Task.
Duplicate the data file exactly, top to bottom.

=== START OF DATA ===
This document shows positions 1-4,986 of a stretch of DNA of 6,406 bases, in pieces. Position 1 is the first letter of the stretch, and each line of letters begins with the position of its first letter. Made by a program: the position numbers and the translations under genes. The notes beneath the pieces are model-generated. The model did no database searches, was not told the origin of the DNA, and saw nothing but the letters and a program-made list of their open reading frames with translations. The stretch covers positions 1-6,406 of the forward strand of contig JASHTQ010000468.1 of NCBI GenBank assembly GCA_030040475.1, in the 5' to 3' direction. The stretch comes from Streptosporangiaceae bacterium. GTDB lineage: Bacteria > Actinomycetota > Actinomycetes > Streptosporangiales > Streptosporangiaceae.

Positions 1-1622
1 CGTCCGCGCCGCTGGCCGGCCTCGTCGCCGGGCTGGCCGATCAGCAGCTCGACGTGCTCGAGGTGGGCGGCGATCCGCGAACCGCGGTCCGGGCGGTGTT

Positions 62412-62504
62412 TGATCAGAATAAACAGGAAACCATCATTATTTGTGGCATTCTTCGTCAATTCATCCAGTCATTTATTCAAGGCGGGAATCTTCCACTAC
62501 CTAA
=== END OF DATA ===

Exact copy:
This document shows positions 1-4,986 of a stretch of DNA of 6,406 bases, in pieces. Position 1 is the first letter of the stretch, and each line of letters begins with the position of its first letter. Made by a program: the position numbers and the translations under genes. The notes beneath the pieces are model-generated. The model did no database searches, was not told the origin of the DNA, and saw nothing but the letters and a program-made list of their open reading frames with translations. The stretch covers positions 1-6,406 of the forward strand of contig JASHTQ010000468.1 of NCBI GenBank assembly GCA_030040475.1, in the 5' to 3' direction. The stretch comes from Streptosporangiaceae bacterium. GTDB lineage: Bacteria > Actinomycetota > Actinomycetes > Streptosporangiales > Streptosporangiaceae.

Positions 1-1622
1 CGTCCGCGCCGCTGGCCGGCCTCGTCGCCGGGCTGGCCGATCAGCAGCTCGACGTGCTCGAGGTGGGCGGCGATCCGCGAACCGCGGTCCGGGCGGTGTT

Positions 62412-62504
62412 TGATCAGAATAAACAGGAAACCATCATTATTTGTGGCATTCTTCGTCAATTCATCCAGTCATTTATTCAAGGCGGGAATCTTCCACTAC
62501 CTAA